Last month, I attended the American Association of Diabetes Educators (AADE) Annual Meeting. This year, the meeting gathered over 3,100 attendees in Baltimore, Maryland, for four days of learning, networking, and valuable discussions in the diabetes space.
The theme of “Passion into Action” spoke directly to DiabetesSisters, a partner organization that stands behind the value of educators. This year, our involvement served as a testament that peer support communities and patient voices are important, valued, and necessary in our overall healthcare. In addition to my attendance, DiabetesSisters was represented among various PODS Leaders, speakers, and presenters during the course of the meeting. For more photos, check #AADE18 and #dSistersInAction on our social media channels.
Diabetes is not a science – those of us living with it know this – but rather, a dance of difficult choreography. And for most of us, once we learn that dance, a demanding director changes the steps, bringing us back to square one. The annual meeting seemed to understand and address this complicated dance.
This year, DiabetesSisters was involved in various programs, including:
- A poster session, where along with Nicole Bereolos, PhD, MPH, CDE, and Christel Marchand Aprigliano, MS, we presented our work on “Peer Support and Education to Better Thrive with Diabetes.” This poster made an encore at AADE18, having originally been shared at last year’s International Diabetes Federation Congress in Abu Dhabi. Still relevant, still important, we shared our work from the Weekend for Women Conference, The Diabetes UnConference, and our Partner’s Program to explain the value of peer support communities to healthcare that is significant, with measurable outcomes.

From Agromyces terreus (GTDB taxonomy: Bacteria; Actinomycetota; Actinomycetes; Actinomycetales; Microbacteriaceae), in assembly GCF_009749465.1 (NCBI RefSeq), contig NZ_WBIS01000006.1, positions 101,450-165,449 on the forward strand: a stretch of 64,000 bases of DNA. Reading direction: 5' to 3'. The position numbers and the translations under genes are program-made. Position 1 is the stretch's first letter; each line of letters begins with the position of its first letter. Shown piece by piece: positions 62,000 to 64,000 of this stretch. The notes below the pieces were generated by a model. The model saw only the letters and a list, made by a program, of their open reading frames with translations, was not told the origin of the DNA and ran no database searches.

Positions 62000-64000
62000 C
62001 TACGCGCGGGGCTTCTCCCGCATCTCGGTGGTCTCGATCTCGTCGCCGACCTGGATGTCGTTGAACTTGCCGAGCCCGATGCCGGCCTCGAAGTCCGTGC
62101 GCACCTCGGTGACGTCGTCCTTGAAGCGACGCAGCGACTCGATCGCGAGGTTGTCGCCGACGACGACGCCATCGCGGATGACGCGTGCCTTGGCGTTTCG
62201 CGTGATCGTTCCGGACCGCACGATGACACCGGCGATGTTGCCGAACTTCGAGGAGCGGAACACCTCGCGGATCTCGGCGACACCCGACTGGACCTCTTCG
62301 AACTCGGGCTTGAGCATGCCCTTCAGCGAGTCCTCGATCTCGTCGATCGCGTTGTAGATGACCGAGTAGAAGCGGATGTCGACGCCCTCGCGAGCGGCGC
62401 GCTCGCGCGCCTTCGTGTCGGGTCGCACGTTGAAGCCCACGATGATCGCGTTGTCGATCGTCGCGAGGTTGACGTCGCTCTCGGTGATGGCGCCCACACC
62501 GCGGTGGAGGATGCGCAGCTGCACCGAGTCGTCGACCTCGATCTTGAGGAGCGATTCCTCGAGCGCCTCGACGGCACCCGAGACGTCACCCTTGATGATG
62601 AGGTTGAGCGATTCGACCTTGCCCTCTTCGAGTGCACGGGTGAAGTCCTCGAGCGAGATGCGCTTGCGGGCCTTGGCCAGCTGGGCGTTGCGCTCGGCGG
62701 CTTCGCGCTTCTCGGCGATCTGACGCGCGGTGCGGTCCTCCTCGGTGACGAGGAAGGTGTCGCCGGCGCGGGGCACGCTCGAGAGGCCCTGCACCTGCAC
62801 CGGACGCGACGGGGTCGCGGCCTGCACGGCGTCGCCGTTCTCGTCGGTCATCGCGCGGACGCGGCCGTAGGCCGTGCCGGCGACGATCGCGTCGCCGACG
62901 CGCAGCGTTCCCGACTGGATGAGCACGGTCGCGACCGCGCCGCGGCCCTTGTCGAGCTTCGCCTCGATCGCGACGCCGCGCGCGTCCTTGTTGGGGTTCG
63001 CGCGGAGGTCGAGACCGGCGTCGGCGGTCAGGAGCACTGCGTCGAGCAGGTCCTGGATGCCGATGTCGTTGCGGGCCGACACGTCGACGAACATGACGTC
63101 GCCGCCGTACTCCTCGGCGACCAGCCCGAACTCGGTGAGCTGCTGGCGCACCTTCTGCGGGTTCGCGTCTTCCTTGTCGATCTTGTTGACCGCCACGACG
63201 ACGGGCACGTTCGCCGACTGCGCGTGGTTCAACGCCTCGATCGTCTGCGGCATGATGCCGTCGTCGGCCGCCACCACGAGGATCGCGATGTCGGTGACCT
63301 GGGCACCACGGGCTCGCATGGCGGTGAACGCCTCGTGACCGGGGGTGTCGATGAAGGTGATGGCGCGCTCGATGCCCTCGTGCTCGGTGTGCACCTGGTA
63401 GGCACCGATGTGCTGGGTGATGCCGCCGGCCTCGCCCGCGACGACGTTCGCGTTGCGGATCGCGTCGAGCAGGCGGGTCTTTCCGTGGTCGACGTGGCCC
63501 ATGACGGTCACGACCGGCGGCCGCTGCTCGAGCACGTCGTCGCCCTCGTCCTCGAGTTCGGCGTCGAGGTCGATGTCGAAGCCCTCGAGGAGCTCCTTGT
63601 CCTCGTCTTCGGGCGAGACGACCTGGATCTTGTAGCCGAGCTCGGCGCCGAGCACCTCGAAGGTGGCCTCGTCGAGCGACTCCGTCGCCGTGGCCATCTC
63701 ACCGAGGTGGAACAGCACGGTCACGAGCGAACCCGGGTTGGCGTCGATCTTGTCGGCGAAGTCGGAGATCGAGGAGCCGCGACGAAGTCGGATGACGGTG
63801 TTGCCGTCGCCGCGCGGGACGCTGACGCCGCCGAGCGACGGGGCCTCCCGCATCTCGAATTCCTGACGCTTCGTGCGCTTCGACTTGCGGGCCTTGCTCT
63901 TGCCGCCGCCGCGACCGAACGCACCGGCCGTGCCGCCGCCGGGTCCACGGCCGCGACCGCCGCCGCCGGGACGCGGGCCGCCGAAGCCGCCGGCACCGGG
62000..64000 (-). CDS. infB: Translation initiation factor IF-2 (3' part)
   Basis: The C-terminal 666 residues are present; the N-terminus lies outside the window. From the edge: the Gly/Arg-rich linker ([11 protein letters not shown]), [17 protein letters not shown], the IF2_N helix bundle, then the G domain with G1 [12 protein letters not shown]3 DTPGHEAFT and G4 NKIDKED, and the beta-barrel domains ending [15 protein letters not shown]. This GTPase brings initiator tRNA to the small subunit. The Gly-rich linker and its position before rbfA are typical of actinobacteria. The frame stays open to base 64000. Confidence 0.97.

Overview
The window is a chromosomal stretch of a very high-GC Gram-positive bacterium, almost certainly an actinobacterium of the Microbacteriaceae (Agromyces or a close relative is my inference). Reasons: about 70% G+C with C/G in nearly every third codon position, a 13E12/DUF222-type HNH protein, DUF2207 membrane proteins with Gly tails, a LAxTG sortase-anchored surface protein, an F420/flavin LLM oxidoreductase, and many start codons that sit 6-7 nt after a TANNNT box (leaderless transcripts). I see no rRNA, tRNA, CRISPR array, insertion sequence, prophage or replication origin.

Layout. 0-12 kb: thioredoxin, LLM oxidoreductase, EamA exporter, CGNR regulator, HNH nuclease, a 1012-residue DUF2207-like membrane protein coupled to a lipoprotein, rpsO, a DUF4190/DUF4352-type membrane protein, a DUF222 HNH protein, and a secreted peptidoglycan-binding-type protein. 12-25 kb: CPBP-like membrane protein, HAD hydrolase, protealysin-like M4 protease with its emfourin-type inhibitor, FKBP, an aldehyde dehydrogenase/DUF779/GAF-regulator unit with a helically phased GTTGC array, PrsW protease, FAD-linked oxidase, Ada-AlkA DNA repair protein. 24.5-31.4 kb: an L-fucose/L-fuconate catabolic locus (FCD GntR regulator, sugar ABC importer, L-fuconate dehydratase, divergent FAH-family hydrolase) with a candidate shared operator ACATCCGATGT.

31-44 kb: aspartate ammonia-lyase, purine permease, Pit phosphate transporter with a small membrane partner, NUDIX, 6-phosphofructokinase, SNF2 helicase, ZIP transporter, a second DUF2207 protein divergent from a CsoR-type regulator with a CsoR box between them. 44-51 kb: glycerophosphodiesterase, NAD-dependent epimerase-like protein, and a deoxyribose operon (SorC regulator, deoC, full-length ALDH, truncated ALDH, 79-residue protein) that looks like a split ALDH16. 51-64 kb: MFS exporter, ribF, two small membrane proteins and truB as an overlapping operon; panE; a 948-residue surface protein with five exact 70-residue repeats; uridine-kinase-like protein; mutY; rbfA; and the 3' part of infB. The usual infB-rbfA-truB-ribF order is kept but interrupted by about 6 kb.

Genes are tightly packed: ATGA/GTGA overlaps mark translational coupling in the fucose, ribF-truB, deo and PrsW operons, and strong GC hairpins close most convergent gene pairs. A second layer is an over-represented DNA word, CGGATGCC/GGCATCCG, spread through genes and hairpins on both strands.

- “Listen and Learn: The Perspectives of a Panel of People with Diabetes” – this session focused on how educators can learn from patients to serve them better. Comprised of Stephen Shaul, patient advocate and one of our “Misters” (find him at Happy-Medium.net), Shelby Kinnaird, DiabetesSisters PODS Leader and blogger (find her at DiabeticFoodie.com), Christel Marchand Aprigliano, Co-founder of the Diabetes Patient Advocacy Coalition, and myself, we shared our patient experiences with healthcare providers – the good, bad, and ugly – and offered suggestions on ways to improve our relationships so we can attain better diabetes outcomes. Discussions focused on how technology, language, peer support and social media influence how a person lives with diabetes. Moderated by Nicole Bereolos, PhD, MPH, CDE, we heard from many educators who both commended our advocacy and sought counsel on how to provide quality care to people living with diabetes.
- “Peer Support Communities Improving Mental Health for People with Diabetes – Let’s Talk About It” – a general session, where I was honored to sit alongside Mary de Groot, PhD, Michelle Litchman, PhD, FNP-BC, FAANP, and Elizabeth Beverly, PhD. During this special keynote session, we discussed the benefits of peer support communities for people with diabetes as a bridge between educator and healthcare visits, how peer and social support improve the quality of life of people with diabetes, and how it also can improve self-care. This session, something new at the annual meeting, spoke volumes on how the paradigm has shifted from patients being told how to manage diabetes to people with diabetes being involved in their care on a daily basis.
Each year, I am overwhelmed by the energy of diabetes educators and their desire to make a difference in our lives. This year was no different. Diabetes educators are cheerleaders and resources during our journey, and their commitment is unwavering.
Many thanks to AADE, their Board of Directors, leadership and planning committee for offering an annual meeting where the patient voice is heard and respected.